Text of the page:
HARRISONBURG — When Marcus Thornton arrived at William & Mary before the 2011-12 season, Maryland’s reigning Mr. Basketball award winner did so as perhaps the most decorated recruit in the history of the Tribe’s program.
At the time Thornton signed with William & Mary in November 2010, though, he was somewhat of an unknown commodity.
“Marcus is a self-made player in a lot of ways,” William & Mary coach Tony Shaver said during a phone interview Friday. “He wasn’t highly recruited coming out of high school as a junior. He just gets better all the time because he loves the game and he really works at the game.”
Thornton, the Colonial Athletic Association’s leading scorer at 19.5 points per game, will be the focal point of James Madison’s defense when the Dukes (8-13 overall, 3-4 in the CAA) host the Tribe (12-8, 4-3) at the Convocation Center on Sunday afternoon.
“He’s probably one of the best players I’ve ever played against, if not the best, offensively,” sophomore guard Andre Nation, JMU’s go-to defender, said. “He’s just crafty, man. He jab steps. He doesn’t care who’s in his face; it really doesn’t matter to him. So that’s what I like about his game, to be honest.”
A graduate of Bishop McNamara High School in Forestville, Md., Thornton exploded onto the scene as a senior, setting schools records in season scoring average (23.4 points per game), points scored (771) and 3-pointers made (121) in the loaded Washington D.C. Catholic League.
But the 6-foot-4, 185-pound junior guard said he never considered breaking his commitment to William & Mary, even as his play began to draw interest from bigger schools.
“I try not to think about it too much,” Thornton said. “I believe everything happens for a reason. I made the decision; I stuck with it. I feel as though God had something to do with it, and everything will work out. I think it has worked out so far.”
It would be hard to argue otherwise. Thornton, who has had his hair in dreadlocks for the past five years, has reached the 20-point mark nine times this season, including in William & Mary’s 78-56 win over Madison on Jan. 18.
“I think the good thing about Marcus right now is he’s not trying to take over games,” Shaver said. “He’s a much better player this year. I think he’s really, really learned to play within our offense. He’s a smart player who can find out within the course of the early part of the game how he’s being defended and how our team is being defended.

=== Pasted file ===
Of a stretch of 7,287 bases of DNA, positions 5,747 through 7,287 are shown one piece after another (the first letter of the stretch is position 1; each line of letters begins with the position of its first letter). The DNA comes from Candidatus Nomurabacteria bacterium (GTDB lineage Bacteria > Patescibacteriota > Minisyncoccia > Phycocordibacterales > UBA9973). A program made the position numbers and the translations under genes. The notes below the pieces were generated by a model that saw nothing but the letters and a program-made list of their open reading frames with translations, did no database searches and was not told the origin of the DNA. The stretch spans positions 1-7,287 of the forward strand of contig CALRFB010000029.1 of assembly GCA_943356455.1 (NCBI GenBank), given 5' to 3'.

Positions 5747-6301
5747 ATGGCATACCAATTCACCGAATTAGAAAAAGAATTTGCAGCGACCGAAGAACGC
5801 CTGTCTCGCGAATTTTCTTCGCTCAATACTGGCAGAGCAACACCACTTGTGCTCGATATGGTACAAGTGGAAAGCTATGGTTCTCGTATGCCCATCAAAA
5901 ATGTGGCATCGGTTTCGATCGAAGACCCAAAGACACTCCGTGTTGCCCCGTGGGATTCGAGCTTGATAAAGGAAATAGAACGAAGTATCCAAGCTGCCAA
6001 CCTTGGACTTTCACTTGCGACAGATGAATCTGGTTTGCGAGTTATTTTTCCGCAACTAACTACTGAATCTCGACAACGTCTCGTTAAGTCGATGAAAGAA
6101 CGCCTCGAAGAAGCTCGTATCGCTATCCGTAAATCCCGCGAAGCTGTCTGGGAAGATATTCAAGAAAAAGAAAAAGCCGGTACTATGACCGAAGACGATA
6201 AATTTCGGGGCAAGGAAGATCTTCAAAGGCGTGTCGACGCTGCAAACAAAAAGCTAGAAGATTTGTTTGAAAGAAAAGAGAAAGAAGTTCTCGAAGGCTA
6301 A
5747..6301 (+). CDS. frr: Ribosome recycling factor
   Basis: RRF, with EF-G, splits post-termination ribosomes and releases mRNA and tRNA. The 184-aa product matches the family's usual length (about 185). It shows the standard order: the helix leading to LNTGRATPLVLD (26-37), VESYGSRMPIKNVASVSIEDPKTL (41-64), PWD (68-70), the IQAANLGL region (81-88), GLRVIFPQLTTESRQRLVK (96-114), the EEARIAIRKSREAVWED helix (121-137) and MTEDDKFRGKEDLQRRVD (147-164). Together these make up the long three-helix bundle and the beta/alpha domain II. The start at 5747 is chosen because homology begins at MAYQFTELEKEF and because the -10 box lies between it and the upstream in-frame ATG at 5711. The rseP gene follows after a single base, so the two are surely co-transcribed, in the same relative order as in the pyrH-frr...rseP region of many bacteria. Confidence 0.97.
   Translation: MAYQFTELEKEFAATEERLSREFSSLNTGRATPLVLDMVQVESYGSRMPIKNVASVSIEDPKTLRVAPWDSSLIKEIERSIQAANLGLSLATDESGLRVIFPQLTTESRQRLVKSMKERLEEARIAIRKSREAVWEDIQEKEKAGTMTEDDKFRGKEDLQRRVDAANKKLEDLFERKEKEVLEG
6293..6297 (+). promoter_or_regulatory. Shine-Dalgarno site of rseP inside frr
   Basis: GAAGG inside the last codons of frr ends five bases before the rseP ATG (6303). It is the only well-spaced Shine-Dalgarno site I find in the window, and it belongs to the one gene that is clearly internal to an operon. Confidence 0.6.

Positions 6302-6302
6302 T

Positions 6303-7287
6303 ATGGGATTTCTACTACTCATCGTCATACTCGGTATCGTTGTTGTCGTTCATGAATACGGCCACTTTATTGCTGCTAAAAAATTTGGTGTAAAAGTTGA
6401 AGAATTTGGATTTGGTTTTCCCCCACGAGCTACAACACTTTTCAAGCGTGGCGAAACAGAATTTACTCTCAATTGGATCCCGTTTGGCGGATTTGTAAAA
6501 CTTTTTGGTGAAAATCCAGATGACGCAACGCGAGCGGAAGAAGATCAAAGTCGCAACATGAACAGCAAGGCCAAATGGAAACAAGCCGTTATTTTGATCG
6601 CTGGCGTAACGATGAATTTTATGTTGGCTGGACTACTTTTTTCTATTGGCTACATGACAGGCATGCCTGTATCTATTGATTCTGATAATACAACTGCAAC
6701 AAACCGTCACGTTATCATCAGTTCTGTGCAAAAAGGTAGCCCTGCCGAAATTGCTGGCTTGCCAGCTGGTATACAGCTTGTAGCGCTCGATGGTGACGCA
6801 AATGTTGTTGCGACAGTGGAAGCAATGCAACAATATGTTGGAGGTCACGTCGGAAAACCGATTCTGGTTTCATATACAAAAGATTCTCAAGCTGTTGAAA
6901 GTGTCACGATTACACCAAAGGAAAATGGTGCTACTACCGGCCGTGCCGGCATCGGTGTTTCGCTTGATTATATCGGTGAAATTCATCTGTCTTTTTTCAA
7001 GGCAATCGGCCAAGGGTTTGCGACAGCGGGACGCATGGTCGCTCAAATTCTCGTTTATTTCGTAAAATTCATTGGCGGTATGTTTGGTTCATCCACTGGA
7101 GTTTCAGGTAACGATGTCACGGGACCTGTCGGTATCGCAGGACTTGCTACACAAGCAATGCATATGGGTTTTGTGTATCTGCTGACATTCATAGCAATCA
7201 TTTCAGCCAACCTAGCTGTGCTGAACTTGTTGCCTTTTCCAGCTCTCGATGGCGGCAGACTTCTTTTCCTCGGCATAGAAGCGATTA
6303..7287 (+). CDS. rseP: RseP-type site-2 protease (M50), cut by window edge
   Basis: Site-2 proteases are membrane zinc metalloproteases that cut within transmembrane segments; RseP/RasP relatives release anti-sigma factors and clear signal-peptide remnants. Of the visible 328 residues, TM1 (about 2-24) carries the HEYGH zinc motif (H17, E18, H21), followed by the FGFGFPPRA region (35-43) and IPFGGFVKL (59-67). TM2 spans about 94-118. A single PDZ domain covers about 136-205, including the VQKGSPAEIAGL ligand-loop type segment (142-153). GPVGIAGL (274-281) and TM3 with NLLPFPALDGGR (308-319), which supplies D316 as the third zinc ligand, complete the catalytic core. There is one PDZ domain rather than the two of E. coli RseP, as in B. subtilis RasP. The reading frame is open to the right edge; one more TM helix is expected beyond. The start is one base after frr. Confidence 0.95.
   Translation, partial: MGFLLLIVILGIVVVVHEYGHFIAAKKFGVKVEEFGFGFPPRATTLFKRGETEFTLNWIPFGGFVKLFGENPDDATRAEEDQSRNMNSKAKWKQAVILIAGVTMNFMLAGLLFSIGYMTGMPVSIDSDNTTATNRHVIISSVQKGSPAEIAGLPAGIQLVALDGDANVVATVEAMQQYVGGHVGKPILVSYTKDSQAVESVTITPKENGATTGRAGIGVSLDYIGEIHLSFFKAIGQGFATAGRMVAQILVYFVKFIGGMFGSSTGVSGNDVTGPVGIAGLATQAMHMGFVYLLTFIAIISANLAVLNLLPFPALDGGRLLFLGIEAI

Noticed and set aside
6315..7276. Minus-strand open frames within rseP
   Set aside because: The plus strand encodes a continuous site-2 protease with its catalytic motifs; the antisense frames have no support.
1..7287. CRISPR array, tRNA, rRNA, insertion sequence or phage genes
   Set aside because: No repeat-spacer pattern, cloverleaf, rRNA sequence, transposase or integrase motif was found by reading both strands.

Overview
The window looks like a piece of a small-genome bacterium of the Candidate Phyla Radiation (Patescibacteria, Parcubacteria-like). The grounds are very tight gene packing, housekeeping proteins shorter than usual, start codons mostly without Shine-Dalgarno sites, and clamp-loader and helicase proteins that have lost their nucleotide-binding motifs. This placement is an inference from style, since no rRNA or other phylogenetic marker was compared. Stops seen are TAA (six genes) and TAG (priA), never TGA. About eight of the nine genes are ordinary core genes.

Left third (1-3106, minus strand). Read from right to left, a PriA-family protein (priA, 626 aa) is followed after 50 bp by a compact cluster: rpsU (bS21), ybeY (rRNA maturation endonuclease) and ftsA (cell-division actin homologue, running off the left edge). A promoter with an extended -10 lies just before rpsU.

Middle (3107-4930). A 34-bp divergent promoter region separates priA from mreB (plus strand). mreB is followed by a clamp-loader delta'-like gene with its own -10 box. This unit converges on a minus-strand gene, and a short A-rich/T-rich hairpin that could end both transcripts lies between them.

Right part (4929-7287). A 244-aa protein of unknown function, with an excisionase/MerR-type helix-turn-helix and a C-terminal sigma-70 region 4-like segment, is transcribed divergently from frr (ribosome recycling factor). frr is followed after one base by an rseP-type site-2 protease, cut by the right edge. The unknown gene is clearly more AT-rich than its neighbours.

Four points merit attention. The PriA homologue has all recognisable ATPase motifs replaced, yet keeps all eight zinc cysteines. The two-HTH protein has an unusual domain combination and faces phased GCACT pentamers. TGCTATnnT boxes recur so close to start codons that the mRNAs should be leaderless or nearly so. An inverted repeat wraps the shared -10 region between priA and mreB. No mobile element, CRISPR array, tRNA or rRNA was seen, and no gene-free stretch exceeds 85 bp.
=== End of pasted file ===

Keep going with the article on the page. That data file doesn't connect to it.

“… But clearly, when he gets a little bit hot and gets something going, we try to keep the ball in his hands — there’s no doubt about it.”
An example of that came a week later against Drexel, when Thornton delivered the current signature moment of the CAA season by sinking a step-back, buzzer-beating, game-winning 3-pointer off a cross-over dribble at Daskalakis Athletic Center in Philadelphia.
The play earned No. 4 honors on that night’s Top 10 list on ESPN’s SportsCenter.
Drexel coach Bruiser Flint was very interested in Thornton early in the recruiting process but turned off the prolific scorer by telling him he’d probably have to cut his hair to play for the Dragons, according to Thornton.
“I have a lot of respect for those guys and Bruiser is a great coach,” Thornton said, “but yeah — that definitely made [that shot] a little bit sweeter.”
It’s been four years since the Tribe recorded a winning season, but Thornton has his sights set on bigger goals — specifically a CAA championship and an NCAA Tournament berth.
Last November, he became the 35th men’s player in Tribe history to surpass the 1,000-point mark.
“He’s an incredible one-on-one player,” JMU sixth-year forward Andrey Semenov said. “I don’t think there’s anybody in the conference who can stop him one-on-one and therefore we have to throw two or sometimes even three guys at him. And when you do that, you have to leave somebody open. But the problem with William & Mary is their whole team can shoot.”
The Dukes found that out the hard way in their first meeting of the season with William & Mary as five Tribe players — led by Thornton’s four successful attempts — sank at least one 3-pointer.
William & Mary, the CAA’s best 3-point shooting team at 39.1 percent, averages 72.9 points per game in its up-tempo offense, second in the league only to Delaware (81.5).
Meanwhile, tough defense has been the formula during Madison’s current two-game winning streak.
“This is an older and experienced team that has played against us enough recently,” said JMU coach Matt Brady, whose squad is allowing the second-fewest points in the CAA at 66.8 per game. “They know how we’re going to guard ’em and they do a really good job spacing and they have typically four guys on the floor who can shoot the 3. So it’s a great challenge for our defense.”